NEW YORK — Ben Johnston, a prolific and influential composer who used microtonal tuning systems to create a large and varied catalog of chamber works, stage pieces, and music for orchestra, choir, voice, and solo piano, died July 21 in Deerfield, Wisc., near Madison. He was 93.
Michael Mitchell, his son-in-law and personal assistant, said the cause was complications of Parkinson’s disease.
Mr. Johnston was an unusual avant-gardist: His music was so melodically engaging, rhythmically vital, and structurally transparent that listeners who were unaware of his tuning experiments and their complex theoretical underpinnings heard his works as essentially neo-Romantic.
In addition to using microtonality — a system in which the octave is often divided into dozens of pitches rather than the traditional 12 — Mr. Johnston sometimes used serial techniques, in which pitches were presented in a predetermined sequence. He invented his own notation systems to account for his tunings, which could change from piece to piece.
His 10 string quartets, for example, are dramatic, sometimes incendiary scores with hard-driving and often tense fast movements as well as ruminative slow movements — with occasional quotations from folk melodies.
Mr. Johnston created several stage works, including “Gambit” (1959), a ballet with a vivid, jazz-tinged chamber score that Merce Cunningham choreographed, and incidental music for a production of Shakespeare’s “The Taming of the Shrew” (1961).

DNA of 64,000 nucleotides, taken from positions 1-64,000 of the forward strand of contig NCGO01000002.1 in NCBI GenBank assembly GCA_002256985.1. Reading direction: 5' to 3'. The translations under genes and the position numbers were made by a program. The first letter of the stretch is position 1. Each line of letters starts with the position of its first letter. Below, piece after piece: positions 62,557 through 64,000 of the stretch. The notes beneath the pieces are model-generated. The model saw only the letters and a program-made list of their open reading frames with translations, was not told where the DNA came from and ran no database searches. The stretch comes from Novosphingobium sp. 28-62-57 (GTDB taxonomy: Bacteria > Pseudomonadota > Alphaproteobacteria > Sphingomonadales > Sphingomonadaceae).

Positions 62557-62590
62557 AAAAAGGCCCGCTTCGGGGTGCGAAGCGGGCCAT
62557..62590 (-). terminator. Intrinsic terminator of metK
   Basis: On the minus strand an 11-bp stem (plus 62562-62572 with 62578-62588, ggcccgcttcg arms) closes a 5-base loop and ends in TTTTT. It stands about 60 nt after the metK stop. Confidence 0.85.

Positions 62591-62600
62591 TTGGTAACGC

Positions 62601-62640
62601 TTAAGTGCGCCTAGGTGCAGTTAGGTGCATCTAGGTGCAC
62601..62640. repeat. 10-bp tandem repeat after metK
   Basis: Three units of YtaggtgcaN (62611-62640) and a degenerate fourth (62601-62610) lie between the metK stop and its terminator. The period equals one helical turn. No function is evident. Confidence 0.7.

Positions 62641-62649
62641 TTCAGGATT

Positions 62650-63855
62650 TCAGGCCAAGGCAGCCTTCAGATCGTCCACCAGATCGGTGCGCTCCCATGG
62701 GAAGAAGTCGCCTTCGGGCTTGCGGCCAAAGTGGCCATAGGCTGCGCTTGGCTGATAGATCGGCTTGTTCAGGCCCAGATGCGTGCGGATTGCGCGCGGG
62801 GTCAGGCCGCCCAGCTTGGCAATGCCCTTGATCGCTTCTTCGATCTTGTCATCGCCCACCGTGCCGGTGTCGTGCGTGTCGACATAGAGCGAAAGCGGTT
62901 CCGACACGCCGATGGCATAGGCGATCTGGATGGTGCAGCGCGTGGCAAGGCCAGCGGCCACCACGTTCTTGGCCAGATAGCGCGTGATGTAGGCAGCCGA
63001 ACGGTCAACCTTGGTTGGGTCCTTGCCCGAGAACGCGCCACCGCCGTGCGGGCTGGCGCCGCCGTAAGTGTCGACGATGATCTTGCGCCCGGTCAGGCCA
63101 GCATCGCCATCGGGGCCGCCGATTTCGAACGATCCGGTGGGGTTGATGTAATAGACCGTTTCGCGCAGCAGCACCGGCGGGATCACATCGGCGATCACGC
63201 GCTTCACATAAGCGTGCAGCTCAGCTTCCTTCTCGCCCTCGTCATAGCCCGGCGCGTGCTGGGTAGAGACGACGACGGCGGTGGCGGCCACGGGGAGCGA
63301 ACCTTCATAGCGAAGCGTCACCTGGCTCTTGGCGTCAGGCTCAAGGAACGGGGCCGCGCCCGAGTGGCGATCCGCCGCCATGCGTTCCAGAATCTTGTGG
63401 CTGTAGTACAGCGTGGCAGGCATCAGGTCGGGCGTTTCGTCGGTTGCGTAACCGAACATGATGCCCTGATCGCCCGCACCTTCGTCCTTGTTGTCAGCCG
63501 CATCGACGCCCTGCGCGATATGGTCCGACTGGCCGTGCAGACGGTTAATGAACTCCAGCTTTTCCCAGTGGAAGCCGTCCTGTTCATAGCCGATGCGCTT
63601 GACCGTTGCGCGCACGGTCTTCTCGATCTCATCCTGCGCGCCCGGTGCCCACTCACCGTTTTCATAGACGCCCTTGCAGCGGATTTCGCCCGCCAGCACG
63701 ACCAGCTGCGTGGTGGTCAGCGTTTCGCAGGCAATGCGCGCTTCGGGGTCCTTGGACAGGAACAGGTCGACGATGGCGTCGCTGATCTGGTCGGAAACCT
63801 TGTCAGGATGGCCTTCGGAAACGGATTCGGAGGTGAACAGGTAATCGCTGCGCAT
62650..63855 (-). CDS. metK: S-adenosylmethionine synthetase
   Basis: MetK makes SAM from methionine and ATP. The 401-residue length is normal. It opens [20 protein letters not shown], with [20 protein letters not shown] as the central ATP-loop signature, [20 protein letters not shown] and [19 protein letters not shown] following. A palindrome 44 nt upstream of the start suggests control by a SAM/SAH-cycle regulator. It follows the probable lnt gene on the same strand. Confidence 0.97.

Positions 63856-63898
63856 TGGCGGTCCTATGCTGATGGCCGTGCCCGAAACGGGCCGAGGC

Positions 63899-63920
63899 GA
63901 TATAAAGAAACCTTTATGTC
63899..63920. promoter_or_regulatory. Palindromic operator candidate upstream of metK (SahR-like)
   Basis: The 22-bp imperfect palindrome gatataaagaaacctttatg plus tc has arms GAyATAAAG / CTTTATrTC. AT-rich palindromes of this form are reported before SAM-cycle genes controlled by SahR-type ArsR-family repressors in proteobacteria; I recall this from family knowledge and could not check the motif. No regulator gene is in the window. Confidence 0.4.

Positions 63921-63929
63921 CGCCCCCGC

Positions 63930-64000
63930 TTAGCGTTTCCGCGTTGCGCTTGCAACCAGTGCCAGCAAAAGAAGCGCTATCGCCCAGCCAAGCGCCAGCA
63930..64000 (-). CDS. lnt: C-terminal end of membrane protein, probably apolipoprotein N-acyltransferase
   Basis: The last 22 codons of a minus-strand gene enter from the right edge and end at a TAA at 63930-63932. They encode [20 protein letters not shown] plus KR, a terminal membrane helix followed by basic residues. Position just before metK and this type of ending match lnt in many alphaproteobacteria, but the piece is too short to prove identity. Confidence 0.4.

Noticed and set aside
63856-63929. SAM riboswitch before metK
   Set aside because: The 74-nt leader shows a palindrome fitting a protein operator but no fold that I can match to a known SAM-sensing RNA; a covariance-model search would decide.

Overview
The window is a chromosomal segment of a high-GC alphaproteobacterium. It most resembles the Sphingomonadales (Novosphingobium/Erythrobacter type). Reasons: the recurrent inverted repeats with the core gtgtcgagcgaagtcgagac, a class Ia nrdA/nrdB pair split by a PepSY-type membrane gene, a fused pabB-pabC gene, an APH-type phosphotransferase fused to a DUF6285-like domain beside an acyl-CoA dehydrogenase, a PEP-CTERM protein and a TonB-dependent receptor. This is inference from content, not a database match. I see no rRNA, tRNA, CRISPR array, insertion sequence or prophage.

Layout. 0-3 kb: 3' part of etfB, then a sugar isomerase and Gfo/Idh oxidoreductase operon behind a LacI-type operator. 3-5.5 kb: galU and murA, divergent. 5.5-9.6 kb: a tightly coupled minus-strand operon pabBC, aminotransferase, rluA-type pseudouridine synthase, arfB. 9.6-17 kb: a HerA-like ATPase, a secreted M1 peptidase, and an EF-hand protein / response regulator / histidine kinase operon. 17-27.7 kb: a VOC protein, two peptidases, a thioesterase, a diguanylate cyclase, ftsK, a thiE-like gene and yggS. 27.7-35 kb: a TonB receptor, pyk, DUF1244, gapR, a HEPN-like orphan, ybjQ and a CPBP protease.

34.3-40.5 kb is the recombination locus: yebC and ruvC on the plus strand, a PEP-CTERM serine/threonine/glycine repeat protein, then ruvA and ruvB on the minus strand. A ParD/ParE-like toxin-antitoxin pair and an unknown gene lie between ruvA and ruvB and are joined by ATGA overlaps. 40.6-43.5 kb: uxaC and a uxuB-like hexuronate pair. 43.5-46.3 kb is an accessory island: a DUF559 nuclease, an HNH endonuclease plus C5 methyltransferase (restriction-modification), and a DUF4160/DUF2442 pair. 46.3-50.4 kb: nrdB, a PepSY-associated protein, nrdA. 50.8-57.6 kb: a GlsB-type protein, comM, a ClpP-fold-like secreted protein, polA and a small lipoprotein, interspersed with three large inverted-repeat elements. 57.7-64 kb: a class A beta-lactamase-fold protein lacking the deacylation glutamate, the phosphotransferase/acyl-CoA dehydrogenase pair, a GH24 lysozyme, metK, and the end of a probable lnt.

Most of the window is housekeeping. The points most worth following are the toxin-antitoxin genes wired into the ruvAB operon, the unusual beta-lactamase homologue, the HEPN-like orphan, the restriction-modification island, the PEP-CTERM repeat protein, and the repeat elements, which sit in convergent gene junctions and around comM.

His “Carmilla” (1970), an hourlong chamber opera about a female vampire with a libretto by Wilford Leach, proved a popular draw when it was staged at La MaMa, the experimental theater in Lower Manhattan, shortly after it was completed. So did his final stage piece, “Calamity Jane to Her Daughter” (1989). Based on the possibly fictional letters of its title character, the work is built around themes in a folkish cowboy style.
Unlike Harry Partch, with whom he studied briefly and whose microtonal tuning philosophy he expanded upon, Mr. Johnston did not build specialized instruments for his music. He preferred either to retune conventional instruments or to have players find his pitches between those they were used to playing.
His passion for microtonal music grew out of a desire for intervals that were purer — more fully in tune — than those yielded by equal temperament, a system adopted by composers in the 17th century that made it possible to produce a more or less in-tune sound in any key. In the system it replaced, known as just temperament, individual notes were tuned slightly differently in each key.
“Ben’s incredible mathematical imagination vastly expanded the range of usable harmony, diffracting music into new colors we didn’t know were there,” composer and critic Kyle Gann, a former student of Mr. Johnston’s, said in an e-mail.